Building a house is not a classroom activity found in most high schools. But several decades ago, students routinely built houses in Leland "Cap" Mentzer's classes at Medford High School.
Mentzer taught manual training at Medford High for forty years. His courses included woodworking and architectural drawing. But when he was hired in 1920, a school board member told him to teach the boys practical skills, such as cement work and carpentry. His students promptly built a garage next to the school. Other structures followed. They built prefabricated garages that they trucked to a site and erected, only charging the buyer for the cost of the materials. In later years, they built prefab houses. Mentzer inspired some of his students to become professional builders and architects.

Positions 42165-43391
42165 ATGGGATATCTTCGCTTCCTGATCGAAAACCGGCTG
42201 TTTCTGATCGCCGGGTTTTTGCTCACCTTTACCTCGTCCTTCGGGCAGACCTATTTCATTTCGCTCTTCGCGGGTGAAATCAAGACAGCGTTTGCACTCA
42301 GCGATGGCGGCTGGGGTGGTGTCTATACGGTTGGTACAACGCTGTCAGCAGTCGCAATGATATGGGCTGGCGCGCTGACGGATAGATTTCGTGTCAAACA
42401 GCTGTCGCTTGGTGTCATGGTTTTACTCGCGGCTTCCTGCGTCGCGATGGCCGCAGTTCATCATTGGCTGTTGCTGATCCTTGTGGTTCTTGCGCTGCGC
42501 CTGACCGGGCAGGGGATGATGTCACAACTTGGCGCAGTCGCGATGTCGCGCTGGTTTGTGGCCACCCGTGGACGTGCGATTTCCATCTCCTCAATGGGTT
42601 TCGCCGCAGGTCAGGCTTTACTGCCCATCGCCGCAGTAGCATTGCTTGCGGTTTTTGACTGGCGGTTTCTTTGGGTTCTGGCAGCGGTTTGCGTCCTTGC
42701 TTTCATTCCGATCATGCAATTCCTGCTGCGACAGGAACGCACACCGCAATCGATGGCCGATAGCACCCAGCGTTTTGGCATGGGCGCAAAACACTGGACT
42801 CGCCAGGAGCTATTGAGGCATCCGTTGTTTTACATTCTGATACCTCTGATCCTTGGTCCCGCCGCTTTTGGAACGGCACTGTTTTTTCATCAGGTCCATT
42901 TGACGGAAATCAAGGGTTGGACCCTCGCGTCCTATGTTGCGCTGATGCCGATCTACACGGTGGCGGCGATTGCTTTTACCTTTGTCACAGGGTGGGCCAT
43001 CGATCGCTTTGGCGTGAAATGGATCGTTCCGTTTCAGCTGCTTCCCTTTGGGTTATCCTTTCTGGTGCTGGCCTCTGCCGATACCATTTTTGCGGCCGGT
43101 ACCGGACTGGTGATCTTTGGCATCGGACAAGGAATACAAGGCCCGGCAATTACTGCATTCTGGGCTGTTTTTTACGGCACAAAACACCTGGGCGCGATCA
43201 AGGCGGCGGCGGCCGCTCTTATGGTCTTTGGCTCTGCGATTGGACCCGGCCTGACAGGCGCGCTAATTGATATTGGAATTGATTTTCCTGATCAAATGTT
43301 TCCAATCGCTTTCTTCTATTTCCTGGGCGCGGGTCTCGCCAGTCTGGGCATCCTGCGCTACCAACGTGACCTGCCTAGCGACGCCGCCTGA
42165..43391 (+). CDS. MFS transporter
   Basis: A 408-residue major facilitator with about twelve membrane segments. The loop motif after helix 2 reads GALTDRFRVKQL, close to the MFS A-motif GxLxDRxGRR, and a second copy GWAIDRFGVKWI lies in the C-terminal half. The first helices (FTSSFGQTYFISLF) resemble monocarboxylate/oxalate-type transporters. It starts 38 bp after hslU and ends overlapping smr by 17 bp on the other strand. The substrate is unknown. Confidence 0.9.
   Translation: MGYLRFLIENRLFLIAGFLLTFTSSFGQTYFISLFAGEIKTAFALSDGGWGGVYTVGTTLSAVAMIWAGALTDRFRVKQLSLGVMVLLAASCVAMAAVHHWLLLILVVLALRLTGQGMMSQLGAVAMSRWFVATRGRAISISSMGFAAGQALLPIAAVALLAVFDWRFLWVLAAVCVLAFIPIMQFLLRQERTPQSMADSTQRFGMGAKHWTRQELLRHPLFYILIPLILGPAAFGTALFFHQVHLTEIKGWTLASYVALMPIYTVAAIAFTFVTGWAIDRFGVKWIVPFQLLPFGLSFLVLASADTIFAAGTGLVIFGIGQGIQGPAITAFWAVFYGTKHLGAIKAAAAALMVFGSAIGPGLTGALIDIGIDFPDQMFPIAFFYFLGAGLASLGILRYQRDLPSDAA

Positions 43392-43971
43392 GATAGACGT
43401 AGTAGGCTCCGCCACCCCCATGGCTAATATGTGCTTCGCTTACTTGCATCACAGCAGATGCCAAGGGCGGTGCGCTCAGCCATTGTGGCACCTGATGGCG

A graduate of the Oregon Agricultural College, Mentzer initially received $2000 a year to teach at Medford. Throughout the years, he and his shop followed the high school as it relocated about the city. His first shop was in a basement corner. In the 1930s, it was housed beneath the auditorium stage.
"Cap" Mentzer's retired in 1960. But the innovative "real world" education he pioneered continued to be taught by others and remains an important part of his legacy.
Jewett, Dick, "Teacher Helped Shape Local Construction," The Mail Tribune, June 6, 1985, pp. 10-11.